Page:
To our readers,

The COVID-19 pandemic is a once-in-a-century type story, ... Click here to continue

Washington news

By Charlotte Henderson | Feb 18, 2021

Grinnell is a Husson University honoree

Emily Grinnell, a sophomore at Husson University in Bangor, was named this month to the school’s fall 2020 president’s list.

Emily, daughter of Jeff and Stephanie Grinnell, is a graduate of Medomak Valley High School, enrolled in Husson’s bachelor's degree program in exercise science/doctor of physical therapy.

In order to be named to the president’s list, students must maintain a GPA of 3.8 to 4.0 while carrying at least 12 credit hours of class work and, along with other students everywhere, deal with the challenges from the COVID-19 restrictions.

Emily plans to follow the exercise science curriculum through to the doctorate degree. She believes the advanced degree will offer her a wide choice of career opportunities after commencement. Her interest in physical therapy grew out of her own experience as a patient when she was just 13 years old.

At the time, Emily’s personal therapist was very helpful and inspiring to her through her recovery from a rotator cuff injury. It was then she began to think about doing the same for others. She was also influenced by her dad, Jeff, now a lieutenant with Scarborough Fire Department, whose work as a paramedic made an impression on her. Emily is on the Husson University swimming and diving team and will volunteer at the university’s pro bono clinic in the future.

In her free time, Emily enjoys hiking, paddle boarding and other outdoor activities. Congratulations Emily, and continuing success to you!

Fishing Derby best in years

Washington Hill and Gully Riders Snowmobile Club had a great day last Saturday with its 35th Fishing Derby. The weather was good, and the fish were plentiful and big. Club President Matt Kopishke, said it was the best day in a long time.

The largest fish overall was Daniel Harrington’s 4 lb. 10 oz. large mouth bass. The junior largest fish was Joel Woodman’s 4 lb. 9 oz. large mouth bass.

Other categories were Brooke trout, going to Liberty Leavette at 15 oz.; yellow perch with Blake Monroe at 11.8 oz; white perch: Blake Monroe 1 lb. 5.7oz; Small mouth bass: Josh St. Clair 1 lb. 8.2oz; Large mouth bass: Sam Vose 3 lb. 15oz.

The snowmobile club thanks all the fishermen and friends who came out this year. Many thanks also from Hill and Gully Riders to sponsors and donors: Sweet Grass Winery, Washington Auto Parts, Mic Mac Market, DJ's Bait Shop, Fisher Engineering, St. George Brewing, Linscott's Inc., Washington General, Jackson's Corner Store, Burkettville General Store and Fortune Forestry and Trucking. More details and fab photos at Hill and  gully’s Facebook page at Facebook.com/hillandgullyriders.

Fishing free three more days

The Hill and Gully Riders Fishing Derby last weekend kicked off a full week of “Free Fishing License Week” which runs through Sunday, Feb. 21.

You have to register, but residents and non-residents can fish free without a license for three more days. The registration site is mefishwildlife.com/icefishing. The site also has some tips on ice fishing in case you haven’t tried it. If you decide you want more fishing, a season license is $25 for residents and $64 for non-residents 16 years of age and older.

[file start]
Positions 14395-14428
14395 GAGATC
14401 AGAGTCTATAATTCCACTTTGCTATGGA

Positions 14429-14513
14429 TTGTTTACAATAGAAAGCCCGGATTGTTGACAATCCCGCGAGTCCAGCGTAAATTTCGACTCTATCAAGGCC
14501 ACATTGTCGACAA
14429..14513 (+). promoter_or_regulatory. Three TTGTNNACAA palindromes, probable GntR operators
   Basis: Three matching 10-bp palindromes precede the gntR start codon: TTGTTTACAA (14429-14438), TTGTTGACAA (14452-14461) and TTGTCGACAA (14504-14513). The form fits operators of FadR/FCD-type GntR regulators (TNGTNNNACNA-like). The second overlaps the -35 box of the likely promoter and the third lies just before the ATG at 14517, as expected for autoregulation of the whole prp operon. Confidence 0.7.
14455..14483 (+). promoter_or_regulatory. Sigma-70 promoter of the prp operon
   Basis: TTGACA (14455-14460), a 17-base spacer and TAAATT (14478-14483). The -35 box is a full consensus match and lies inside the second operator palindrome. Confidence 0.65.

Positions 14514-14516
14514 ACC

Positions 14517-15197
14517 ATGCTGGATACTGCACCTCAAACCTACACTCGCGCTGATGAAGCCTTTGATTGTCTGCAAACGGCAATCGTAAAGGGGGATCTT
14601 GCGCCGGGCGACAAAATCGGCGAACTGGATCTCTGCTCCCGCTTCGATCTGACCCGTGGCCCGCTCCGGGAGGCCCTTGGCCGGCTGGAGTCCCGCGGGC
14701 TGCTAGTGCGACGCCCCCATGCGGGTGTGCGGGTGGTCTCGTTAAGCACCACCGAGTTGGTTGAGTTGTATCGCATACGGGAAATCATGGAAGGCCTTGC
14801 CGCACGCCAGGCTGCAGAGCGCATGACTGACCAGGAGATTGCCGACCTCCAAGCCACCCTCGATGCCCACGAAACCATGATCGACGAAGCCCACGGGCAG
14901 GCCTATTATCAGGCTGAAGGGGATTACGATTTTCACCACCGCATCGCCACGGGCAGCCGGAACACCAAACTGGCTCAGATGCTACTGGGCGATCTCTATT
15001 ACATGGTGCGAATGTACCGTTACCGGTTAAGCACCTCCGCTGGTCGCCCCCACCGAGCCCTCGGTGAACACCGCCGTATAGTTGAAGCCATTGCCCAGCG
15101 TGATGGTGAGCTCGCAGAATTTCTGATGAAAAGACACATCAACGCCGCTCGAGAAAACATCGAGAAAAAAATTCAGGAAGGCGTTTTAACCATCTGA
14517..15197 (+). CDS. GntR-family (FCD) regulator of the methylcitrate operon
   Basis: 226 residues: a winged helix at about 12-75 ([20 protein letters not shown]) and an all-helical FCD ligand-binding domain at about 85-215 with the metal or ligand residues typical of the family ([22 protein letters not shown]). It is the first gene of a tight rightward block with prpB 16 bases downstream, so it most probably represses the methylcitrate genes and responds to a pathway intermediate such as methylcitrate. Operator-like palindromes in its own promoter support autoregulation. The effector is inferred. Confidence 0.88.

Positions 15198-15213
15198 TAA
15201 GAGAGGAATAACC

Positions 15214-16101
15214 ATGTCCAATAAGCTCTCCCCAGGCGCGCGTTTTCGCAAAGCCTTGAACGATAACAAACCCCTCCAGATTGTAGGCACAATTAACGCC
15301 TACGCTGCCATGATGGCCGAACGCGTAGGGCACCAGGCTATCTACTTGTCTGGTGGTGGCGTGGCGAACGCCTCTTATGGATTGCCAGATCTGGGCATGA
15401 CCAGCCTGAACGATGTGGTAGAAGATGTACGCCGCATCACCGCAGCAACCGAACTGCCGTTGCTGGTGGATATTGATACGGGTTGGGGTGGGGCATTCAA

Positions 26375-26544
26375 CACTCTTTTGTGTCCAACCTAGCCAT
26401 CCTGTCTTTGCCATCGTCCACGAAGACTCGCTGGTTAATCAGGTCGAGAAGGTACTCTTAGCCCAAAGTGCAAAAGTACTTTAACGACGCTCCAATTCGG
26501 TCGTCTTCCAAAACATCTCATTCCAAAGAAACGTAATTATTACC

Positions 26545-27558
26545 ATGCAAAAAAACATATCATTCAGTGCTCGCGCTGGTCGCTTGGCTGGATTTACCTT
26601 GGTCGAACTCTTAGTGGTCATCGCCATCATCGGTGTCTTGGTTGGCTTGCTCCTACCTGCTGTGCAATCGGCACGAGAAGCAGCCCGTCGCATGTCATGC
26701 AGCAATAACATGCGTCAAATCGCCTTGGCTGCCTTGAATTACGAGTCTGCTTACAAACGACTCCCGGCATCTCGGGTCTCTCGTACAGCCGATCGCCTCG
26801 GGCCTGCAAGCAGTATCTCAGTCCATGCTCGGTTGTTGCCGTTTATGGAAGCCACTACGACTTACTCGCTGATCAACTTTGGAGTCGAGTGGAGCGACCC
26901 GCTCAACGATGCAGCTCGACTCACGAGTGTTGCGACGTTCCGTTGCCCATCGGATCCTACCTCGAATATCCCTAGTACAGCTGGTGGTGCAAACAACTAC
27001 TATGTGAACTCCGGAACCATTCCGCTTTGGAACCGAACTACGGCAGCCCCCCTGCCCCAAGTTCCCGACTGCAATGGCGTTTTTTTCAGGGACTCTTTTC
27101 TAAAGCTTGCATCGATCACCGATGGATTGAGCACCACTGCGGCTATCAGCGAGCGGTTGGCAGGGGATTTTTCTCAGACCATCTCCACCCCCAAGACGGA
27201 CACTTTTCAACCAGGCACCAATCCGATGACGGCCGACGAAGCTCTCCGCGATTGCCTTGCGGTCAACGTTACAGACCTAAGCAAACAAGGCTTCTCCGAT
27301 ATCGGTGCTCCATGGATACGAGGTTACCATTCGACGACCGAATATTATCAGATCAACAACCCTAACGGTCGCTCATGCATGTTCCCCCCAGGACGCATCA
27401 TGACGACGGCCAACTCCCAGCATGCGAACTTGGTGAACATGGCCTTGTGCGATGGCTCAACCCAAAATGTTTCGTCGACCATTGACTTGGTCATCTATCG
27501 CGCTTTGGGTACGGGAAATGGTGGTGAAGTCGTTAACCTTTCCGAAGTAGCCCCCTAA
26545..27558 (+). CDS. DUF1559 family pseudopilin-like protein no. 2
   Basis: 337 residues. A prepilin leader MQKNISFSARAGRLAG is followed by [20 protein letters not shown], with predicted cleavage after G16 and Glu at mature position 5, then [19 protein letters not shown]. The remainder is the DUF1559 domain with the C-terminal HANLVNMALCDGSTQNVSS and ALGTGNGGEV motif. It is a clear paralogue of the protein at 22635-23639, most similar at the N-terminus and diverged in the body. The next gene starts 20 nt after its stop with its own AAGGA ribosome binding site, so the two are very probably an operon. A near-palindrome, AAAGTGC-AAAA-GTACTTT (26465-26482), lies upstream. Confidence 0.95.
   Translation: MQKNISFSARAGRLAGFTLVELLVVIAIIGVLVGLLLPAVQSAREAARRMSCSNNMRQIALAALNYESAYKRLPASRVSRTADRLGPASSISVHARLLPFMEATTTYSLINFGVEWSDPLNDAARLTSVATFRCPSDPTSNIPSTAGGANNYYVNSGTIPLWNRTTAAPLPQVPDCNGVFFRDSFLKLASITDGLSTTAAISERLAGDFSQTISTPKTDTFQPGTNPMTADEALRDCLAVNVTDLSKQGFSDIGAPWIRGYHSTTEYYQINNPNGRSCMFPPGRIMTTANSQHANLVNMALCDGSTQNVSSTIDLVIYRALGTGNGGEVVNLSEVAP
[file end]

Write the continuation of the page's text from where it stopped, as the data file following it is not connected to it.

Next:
To find locations that were stocked recently, visit maine.gov/ifw/fishing-boating/fishing/fishing-resources/fish-stocking-report.html.

Still room for you

Just a reminder that there are openings on a couple of the town committees. Both the Planning Board and the Appeals Board have an alternate seat waiting for a volunteer.

Both boards meet about once a month — the Planning board on the second Tuesday and the Appeals Board on the second Thursday. Both groups deal with application of and compliance with the town’s ordinances or regulations. It’s a great way to learn how things work. The town office can give you more information.

Covid vaccine — one down

Last week, I got my first of two COVID-19 vaccinations. Having wrestled early on with the yes-get-the-shot/no-don’t get the shot decision, I was actually looking forward to it.

Jere and I were able to get concurring appointments in an amazingly smooth operation start to finish. Well-organized entry into the building, carefully distanced sign-in tables, registration desks and individual table seating for the actual inoculation made for a fluid progress that totaled a mere 30 minutes.

After the injection, a timer ticked off 15 minutes to observe any signs of a reaction. Having none, we moved to the final table, where we were assigned our second vaccination appointment. The calm and easy-flowing management was impressive, for sure. My arm was very sore for the drive home and through the evening but I needed no Tylenol or anything, slept fine and woke to no discomfort or other after effects at all.

Lucky and grateful, had another milestone in this crazy and amazing COVID-19 adventure.

If you appreciated reading this news story and want to support local journalism, consider subscribing today.
Call (207) 594-4401 or join online at knox.villagesoup.com/join.
Donate directly to keeping quality journalism alive at knox.villagesoup.com/donate.
Comments (0)
If you wish to comment, please login.
Note: If you signed up using our new subscriber portal, your username is the email address you registered with and your password is in all caps